“Residential care is being provided in an environment where public opinion of the quality of provision is fragile and while social care in the UK is undergoing significant changes. In recent years, the industry has faced a number of challenges, including fee increases (whilst local authority contributions have declined, due to budgetary restrictions) and the tightening of eligibility criteria to receive LA-commissioned care (only those deemed with ‘substantial’ care needs or higher are entitled to receive care). These potential barriers to the sector’s development have occurred while the number of elderly people has increased, which has forced many to choose other forms of care, such as domiciliary care."
– Lewis Cone, Research Analyst
This report looks at the following questions:
- What are the key determinants driving the residential care industry?
- Was the market affected by the financial crisis and how has it recovered since? Has there been any structural changes as a consequence?
- How has the government influenced and shaped the development of care homes?
- What are the key issues the industry needs to address to be able to fully benefit from any favourable market conditions and future trends?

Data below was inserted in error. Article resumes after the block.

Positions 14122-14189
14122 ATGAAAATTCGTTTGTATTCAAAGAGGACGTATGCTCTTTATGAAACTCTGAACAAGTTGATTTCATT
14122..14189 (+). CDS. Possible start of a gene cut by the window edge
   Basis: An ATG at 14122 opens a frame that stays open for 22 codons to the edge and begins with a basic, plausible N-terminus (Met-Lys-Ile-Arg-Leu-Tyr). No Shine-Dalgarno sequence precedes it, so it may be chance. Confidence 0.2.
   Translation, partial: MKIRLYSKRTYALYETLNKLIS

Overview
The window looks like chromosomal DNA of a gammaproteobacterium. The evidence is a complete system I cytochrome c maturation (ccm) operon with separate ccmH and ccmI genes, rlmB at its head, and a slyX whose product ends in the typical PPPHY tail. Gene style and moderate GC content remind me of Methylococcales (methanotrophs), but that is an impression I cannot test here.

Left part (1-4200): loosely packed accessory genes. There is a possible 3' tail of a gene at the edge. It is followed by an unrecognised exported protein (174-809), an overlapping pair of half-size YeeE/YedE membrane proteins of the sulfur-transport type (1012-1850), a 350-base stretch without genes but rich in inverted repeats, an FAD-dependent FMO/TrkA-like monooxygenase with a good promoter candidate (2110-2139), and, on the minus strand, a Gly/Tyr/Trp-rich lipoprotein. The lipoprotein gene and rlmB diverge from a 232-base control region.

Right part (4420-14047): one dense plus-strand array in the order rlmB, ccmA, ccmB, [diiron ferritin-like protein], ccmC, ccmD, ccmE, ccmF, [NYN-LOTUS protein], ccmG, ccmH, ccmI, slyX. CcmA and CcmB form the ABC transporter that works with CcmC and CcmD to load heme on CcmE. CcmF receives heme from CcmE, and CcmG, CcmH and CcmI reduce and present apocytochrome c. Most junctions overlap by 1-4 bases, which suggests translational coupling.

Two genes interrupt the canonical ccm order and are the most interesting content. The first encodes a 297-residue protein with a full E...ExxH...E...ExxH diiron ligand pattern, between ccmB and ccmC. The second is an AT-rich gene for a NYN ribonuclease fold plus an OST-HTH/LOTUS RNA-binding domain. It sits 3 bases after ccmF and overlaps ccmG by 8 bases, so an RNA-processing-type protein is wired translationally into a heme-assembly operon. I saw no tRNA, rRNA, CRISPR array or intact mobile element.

- Has the industry reacted to the care home scandals?
- What does the future hold for the UK’s residential care industry?
There are a number of sub sectors of the residential care for the elderly market covered in this report:
- Homes with nursing (previously known as dual registered homes) are defined as accommodation that is registered to provide residential care and nursing care.
- Local authority residential homes are also known as Part III homes under the National Assistance Act of 1948. Places are allocated through social workers/the social services department.
- Nursing homes, which are registered with the District Health Authority, offer full-time nursing facilities. Government statistics no longer draw any distinction between nursing homes, which offer nursing care for all patients, and homes with nursing, which may not.
- Private residential homes are operated by private individuals and companies. Those providing accommodation for four or more people are registered with the local authority under the Registered Homes Act of 1984. Those premises caring for fewer people are registered with the local authority under the Registered Homes (Amendment) Act of 1991.
- Sheltered housing typically comprises self contained accommodation specifically designed to cater for the needs of the elderly. Many schemes have a resident warden, while others utilise alarm facilities. Houses are either purchased or rented by occupiers.
- Voluntary residential homes are operated by charities and religious organisations and are registered with a local authority.
MBD publishes a range of reports on the UK healthcare market. The trends in the residential and nursing care market are analysed in detail in the publication, The UK Residential Care Market Development, while the market for home care is covered in The UK Domiciliary Care Market Development.
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